Father is rare perfect match to donate kidney to son
Posted June 13, 2013
Updated June 14, 2013
Shooting hoops is one of the things Gerald Sharpless and his son, Jovan, have always enjoyed doing together – and something they thought Jovan might not be able to do anymore.
“It's just a tremendous blessing to watch him slamming balls down again, going up above the rim,” Gerald Sharpless said.
Jovan had the autoimmune disease lupus nephritis.
“With neprhitis, it attacked my kidneys,” Jovan said. “It just slowly caused my kidneys to lose function.”
He went on kidney dialysis in May 2012 and became one of about 500 patients at Duke University Hospital waiting for a kidney donor.
“I started praying on the spot,” his father said. “I started praying that I'd be a match for my son.”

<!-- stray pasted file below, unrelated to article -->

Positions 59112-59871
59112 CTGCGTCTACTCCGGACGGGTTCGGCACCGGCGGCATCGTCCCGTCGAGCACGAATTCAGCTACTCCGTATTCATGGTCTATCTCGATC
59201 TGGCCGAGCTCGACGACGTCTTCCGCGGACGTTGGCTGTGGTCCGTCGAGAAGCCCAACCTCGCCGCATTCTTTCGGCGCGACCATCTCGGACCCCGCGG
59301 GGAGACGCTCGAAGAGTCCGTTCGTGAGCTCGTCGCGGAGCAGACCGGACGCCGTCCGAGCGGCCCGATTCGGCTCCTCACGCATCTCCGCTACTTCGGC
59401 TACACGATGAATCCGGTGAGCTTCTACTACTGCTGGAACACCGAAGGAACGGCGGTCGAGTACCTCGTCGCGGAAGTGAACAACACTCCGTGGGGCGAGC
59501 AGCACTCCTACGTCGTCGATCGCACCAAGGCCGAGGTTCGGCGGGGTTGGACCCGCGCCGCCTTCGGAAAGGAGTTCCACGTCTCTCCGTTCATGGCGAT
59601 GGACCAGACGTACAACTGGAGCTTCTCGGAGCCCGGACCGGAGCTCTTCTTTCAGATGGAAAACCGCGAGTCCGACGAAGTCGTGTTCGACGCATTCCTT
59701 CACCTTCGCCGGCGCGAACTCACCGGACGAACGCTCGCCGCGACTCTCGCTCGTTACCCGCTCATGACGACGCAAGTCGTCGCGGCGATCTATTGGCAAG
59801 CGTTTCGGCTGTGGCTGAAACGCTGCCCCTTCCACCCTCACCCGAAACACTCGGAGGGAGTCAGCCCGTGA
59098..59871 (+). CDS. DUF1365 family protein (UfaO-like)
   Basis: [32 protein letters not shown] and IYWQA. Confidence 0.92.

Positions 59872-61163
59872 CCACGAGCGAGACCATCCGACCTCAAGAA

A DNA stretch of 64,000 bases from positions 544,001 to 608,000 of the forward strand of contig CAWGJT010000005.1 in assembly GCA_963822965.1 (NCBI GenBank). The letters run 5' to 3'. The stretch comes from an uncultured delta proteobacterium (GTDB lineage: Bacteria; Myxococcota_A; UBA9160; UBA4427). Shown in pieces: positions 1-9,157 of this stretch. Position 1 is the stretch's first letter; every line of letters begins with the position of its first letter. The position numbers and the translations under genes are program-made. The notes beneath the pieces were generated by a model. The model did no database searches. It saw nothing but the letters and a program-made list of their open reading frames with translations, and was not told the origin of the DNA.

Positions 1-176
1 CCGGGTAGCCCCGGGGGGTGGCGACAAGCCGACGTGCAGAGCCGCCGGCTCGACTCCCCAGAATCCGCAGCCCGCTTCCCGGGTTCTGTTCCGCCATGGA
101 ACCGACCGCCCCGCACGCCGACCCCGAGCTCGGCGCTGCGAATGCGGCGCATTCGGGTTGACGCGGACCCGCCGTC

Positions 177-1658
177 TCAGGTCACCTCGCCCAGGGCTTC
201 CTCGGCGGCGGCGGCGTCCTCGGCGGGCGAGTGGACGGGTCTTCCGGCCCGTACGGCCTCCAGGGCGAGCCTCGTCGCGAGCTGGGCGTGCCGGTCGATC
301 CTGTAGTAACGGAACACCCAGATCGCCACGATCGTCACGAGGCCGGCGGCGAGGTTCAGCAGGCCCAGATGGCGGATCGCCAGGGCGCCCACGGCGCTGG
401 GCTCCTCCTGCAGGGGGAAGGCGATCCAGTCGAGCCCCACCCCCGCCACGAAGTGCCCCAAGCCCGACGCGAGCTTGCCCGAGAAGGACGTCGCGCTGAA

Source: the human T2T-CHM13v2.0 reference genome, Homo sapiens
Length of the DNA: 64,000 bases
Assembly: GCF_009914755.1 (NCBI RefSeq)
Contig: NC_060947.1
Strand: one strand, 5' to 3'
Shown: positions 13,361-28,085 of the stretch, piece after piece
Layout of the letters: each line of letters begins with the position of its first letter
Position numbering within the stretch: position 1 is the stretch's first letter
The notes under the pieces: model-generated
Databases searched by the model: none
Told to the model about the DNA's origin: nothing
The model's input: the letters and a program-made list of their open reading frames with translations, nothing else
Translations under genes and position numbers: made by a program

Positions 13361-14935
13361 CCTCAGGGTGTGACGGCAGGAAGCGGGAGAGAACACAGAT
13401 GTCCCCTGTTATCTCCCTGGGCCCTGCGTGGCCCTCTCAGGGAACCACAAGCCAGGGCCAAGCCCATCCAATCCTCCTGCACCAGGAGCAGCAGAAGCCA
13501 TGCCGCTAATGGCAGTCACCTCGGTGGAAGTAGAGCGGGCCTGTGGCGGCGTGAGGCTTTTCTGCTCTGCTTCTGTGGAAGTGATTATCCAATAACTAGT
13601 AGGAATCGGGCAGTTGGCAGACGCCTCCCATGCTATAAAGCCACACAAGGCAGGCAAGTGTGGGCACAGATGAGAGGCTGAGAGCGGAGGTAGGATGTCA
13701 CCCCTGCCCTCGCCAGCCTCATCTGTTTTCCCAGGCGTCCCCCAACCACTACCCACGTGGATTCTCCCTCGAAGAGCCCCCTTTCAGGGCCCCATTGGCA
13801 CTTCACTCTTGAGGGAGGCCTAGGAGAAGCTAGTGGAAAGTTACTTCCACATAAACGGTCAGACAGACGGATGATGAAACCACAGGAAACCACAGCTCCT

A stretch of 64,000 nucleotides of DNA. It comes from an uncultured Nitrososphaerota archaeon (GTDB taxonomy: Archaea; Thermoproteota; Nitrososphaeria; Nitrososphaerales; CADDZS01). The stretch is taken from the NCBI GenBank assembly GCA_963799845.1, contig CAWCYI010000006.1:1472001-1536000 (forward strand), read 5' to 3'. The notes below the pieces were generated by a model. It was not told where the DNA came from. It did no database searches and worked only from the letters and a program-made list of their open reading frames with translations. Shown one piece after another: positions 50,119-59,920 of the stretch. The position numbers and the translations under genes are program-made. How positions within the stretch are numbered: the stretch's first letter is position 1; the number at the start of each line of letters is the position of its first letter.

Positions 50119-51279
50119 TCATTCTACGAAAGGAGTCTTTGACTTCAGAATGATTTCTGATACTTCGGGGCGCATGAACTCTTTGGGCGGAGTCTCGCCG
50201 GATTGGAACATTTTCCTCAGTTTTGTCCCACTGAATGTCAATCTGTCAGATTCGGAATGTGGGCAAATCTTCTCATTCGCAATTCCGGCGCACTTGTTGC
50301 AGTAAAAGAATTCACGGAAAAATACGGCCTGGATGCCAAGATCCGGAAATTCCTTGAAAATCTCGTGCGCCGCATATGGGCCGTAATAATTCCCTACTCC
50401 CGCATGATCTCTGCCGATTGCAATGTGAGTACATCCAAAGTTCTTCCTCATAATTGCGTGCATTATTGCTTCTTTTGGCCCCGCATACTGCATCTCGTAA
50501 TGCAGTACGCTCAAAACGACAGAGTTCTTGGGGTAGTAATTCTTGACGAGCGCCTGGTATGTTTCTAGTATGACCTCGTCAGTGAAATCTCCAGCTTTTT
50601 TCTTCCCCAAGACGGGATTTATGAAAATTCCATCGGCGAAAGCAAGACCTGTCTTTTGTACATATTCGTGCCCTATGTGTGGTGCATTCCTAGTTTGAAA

African-Americans are disproportionately at higher risk of diabetes and hypertension, which leads to kidney failure if untreated.
“It's not often that we find within our community, the African-American community, that a father is able to give (a kidney) to a son,” said Dr. Bradley Collins, a Duke transplant surgeon.
Collins said kidney failure is more common among older adults who typically receive help from a younger donor - not the other way around.
Many adults over age 50 don't think they can be a living donor. Father, son share greater biological bond
But that’s not true, said Sharon Hirsch with Donate Life NC, a nonprofit that promotes eye, tissue and organ donation.
“It's possible to be a donor at any age,” she said. “There's no limit. You can't be too old or too young to be a donor.”
But you do have to be a match, which was Jovan's dad's prayer.
“I wasn't just a match,” Gerald Sharpless said. “I was a perfect match.”
Jovan said, “It lucked out. We're a perfect six-point match, and that's rare.”
Both of them recovered quickly after the surgery, and Jovan is back in college.
“He’s eating anything he wants, running around, just being Jovan,” Gerald Sharpless said. “My son's healthy. End of story.”